Microbiome as a therapeutic target in alcohol-related liver disease.
Sarin SK, Pande A, Schnabl B
J Hepatol. Feb 2019
COMMENT: Modulation of gut microbial composition by faecal microbiota transplantation or precision microbiome therapies are the new therapeutic options which are currently being evaluated for patients with alcohol-related liver disease.
In this review the authors discuss about the contribution of the gut microbiota to alcohol-related liver disease via different mechanisms such as, suppression of the immune system, intestinal inflammation and changes in microbial metabolites. They summarize the effects of untargeted treatment approaches on the gut microbiota, such as diet, probiotics, antibiotics and faecal microbial transplantation in alcohol-related liver disease and discuss targeted approaches that can restore intestinal homeostasis and improve alcohol-related liver disease.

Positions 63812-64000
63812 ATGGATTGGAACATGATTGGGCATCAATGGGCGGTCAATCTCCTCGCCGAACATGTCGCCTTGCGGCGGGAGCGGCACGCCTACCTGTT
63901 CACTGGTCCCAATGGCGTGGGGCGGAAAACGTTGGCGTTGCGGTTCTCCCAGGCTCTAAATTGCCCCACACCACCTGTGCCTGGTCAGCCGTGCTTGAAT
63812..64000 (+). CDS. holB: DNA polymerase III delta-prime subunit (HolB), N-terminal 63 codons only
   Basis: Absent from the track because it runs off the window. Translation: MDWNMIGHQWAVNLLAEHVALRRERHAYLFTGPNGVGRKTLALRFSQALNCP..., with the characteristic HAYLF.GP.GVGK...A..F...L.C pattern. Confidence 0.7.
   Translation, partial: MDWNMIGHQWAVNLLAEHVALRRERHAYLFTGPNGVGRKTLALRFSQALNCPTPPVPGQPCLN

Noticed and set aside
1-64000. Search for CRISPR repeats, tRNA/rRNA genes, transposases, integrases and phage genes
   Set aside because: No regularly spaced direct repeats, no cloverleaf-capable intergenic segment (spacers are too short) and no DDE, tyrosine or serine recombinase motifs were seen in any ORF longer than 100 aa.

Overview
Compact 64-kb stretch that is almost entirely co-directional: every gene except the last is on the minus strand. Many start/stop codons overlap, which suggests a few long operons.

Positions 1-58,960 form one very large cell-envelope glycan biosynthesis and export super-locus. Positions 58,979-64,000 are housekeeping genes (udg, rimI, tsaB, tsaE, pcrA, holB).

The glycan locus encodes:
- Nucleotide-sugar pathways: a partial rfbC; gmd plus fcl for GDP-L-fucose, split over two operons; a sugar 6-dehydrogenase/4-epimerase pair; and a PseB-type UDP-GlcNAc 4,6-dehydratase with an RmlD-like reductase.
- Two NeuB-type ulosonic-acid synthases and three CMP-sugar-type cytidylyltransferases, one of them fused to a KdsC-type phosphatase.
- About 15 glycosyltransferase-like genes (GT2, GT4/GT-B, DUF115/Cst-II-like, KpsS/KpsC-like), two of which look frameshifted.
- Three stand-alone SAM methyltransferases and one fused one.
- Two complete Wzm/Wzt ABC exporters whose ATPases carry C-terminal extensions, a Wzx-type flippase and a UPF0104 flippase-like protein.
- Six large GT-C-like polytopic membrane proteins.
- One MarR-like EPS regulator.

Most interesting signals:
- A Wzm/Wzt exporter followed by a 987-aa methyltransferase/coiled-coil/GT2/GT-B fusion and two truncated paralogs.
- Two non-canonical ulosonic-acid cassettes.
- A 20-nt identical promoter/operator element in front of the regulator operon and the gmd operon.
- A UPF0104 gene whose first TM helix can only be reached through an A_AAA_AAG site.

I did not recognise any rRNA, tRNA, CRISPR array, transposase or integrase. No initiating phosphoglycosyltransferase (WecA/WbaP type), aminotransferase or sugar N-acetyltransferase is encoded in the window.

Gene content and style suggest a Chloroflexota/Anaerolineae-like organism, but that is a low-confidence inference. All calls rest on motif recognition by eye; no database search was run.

Alterations in the intestinal microbiota contributes to the development of alcohol-related liver disease. A better characterization of the gut microbiome, metabolome and host response will allow to determine groups of patients that would benefit most from therapies targeting the gut microbiota. Microbiome and metabolome analysis in patients with alcohol-related liver disease might become a routine diagnostic test to stratify patients for tailored microbiome treatment. Untargeted therapies using antibiotics, probiotics, or faecal microbiota transplantation will be replaced by personalized and precision medicine approaches, such as bio-engineered bacterial strains or drugs that modulate specific bacterial enzymes and metabolic pathways.